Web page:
Institutional members access full text with Ovid®

Impact of Acute Lung Injury and Acute Respiratory Distress Syndrome After Traumatic Brain Injury in the United States

Rincon, Fred MD, MSc*,‡; Ghosh, Sayantani MBBS; Dey, Saugat MBBS; Maltenfort, Mitchell PhD§; Vibbert, Matthew MD*,‡; Urtecho, Jacqueline MD*,‡; McBride, William MD*,¶; Moussouttas, Michael MD*,¶; Bell, Rodney MD*,‡,¶; Ratliff, John K. MD||; Jallo, Jack MD, PhD

doi: 10.1227/NEU.0b013e3182672ae5
Research-Human-Clinical Studies
Press Release

BACKGROUND: Traumatic brain injury (TBI) is a major cause of disability, morbidity, and mortality. The effect of the acute respiratory distress syndrome and acute lung injury (ARDS/ALI) on in-hospital mortality after TBI remains controversial.

OBJECTIVE: To determine the epidemiology of ARDS/ALI, the prevalence of risk factors, and impact on in-hospital mortality after TBI in the United States.

METHODS: Retrospective cohort study of admissions of adult patients >18 years with a diagnosis of TBI and ARDS/ALI from 1988 to 2008 identified through the Nationwide Inpatient Sample.

RESULTS: During the 20-year study period, the prevalence of ARDS/ALI increased from 2% (95% confidence interval [CI], 2.1%–2.4%) in 1988 to 22% (95% CI, 21%–22%) in 2008 (P < .001). ARDS/ALI was more common in younger age; males; white race; later year of admission; in conjunction with comorbidities such as congestive heart failure, hypertension, chronic obstructive pulmonary disease, chronic renal and liver failure, sepsis, multiorgan dysfunction; and nonrural, medium/large hospitals, located in the Midwest, South, and West continental US location. Mortality after TBI decreased from 13% (95% CI, 12%–14%) in 1988 to 9% (95% CI, 9%–10%) in 2008 (P < .001). ARDS/ALI-related mortality after TBI decreased from 33% (95% CI, 33%–34%) in 1988 to 28% (95% CI, 28%–29%) in 2008 (P < .001). Predictors of in-hospital mortality after TBI were older age, male sex, white race, cancer, chronic kidney disease, hypertension, chronic liver disease, congestive heart failure, ARDS/ALI, and organ dysfunctions.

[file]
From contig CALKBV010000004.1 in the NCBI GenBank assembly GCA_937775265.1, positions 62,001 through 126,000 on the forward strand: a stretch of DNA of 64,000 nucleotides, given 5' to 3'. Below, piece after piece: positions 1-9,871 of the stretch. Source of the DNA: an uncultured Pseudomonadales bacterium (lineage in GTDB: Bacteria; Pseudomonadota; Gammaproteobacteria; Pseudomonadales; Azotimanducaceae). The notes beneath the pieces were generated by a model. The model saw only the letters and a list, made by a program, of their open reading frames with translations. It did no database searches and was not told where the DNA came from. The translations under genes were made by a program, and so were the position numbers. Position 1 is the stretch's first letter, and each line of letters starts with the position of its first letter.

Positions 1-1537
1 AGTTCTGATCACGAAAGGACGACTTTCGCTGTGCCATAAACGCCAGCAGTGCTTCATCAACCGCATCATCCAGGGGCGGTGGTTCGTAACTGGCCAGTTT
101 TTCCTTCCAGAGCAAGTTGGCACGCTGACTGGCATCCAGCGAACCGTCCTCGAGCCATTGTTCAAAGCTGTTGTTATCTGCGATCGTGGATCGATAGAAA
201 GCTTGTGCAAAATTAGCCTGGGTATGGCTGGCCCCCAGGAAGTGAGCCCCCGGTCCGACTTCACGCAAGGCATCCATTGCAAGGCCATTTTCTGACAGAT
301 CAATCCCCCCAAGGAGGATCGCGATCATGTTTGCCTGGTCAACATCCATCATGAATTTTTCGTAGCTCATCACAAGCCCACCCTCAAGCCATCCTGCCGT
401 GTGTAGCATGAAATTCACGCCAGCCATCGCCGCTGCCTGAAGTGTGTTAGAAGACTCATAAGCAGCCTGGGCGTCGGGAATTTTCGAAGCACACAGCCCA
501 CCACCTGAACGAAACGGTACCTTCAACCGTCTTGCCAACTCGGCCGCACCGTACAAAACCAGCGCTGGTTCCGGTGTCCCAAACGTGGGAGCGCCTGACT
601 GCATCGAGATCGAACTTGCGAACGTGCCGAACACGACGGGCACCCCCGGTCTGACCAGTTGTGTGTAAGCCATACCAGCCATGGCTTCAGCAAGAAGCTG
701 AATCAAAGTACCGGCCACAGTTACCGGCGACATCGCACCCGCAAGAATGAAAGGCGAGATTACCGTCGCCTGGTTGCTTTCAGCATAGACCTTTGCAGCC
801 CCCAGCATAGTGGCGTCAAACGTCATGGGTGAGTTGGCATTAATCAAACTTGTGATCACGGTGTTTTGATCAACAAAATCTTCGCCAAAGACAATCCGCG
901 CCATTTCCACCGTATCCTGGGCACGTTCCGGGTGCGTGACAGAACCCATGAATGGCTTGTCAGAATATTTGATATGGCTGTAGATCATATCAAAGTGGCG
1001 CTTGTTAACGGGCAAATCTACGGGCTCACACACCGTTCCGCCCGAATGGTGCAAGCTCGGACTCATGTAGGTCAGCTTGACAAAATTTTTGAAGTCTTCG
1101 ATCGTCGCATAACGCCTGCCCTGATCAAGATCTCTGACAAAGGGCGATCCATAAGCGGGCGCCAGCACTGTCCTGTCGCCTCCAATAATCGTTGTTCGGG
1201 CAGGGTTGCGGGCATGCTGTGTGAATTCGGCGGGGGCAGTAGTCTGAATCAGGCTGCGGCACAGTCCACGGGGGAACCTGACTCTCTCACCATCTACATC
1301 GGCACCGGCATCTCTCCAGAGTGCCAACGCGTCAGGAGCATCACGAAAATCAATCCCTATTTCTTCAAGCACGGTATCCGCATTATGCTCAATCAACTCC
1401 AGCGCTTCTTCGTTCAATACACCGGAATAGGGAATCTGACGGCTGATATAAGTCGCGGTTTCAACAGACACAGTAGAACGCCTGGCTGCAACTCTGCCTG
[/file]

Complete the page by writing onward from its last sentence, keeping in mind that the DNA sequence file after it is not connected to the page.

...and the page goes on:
CONCLUSION: Our analysis demonstrates that ARDS/ALI is common after TBI. Despite an overall reduction of in-hospital mortality, ARDS/ALI carries a higher risk of in-hospital death after TBI.

ABBREVIATIONS: AECC, American-European Consensus Conference

ALI, acute lung injury

ARDS, acute respiratory distress syndrome

CXR, chest x-ray

GEE, generalized estimated equation

ICD-9-CM, International Classification of Diseases, Ninth Revision, Clinical Modification

NIS, Nationwide Inpatient Sample

PAOP, pulmonary artery occlusion pressures

PPV, positive predictive value

TBI, traumatic brain injury

*Department of Neurology, Division of Critical Care, Thomas Jefferson University, Philadelphia, Pennsylvania

Department of Neurosurgery, Division of Neurotrauma, Thomas Jefferson University, Philadelphia, Pennsylvania

§Department of Biostatistics, The Rothman Institute, Philadelphia, Pennsylvania

Division of Cerebrovascular Diseases, Thomas Jefferson University, Philadelphia, Pennsylvania

||Department of Neurosurgery, Stanford University School of Medicine, Stanford, California

Correspondence: Fred Rincon, MD, MSc, FACP, FCCP, FAHA, Assistant Professor of Neurology and Neurological Surgery, Department of Neurological Surgery, Thomas Jefferson University and Jefferson College of Medicine, Division of Critical Care and Neurotrauma, 909 Walnut St, 3rd Floor, Philadelphia, PA 19107. E-mail:

Supplemental digital content is available for this article. Direct URL citations appear in the printed text and are provided in the HTML and PDF versions of this article on the journal's Web site (

Received March 23, 2012

Accepted June 26, 2012

Copyright © by the Congress of Neurological Surgeons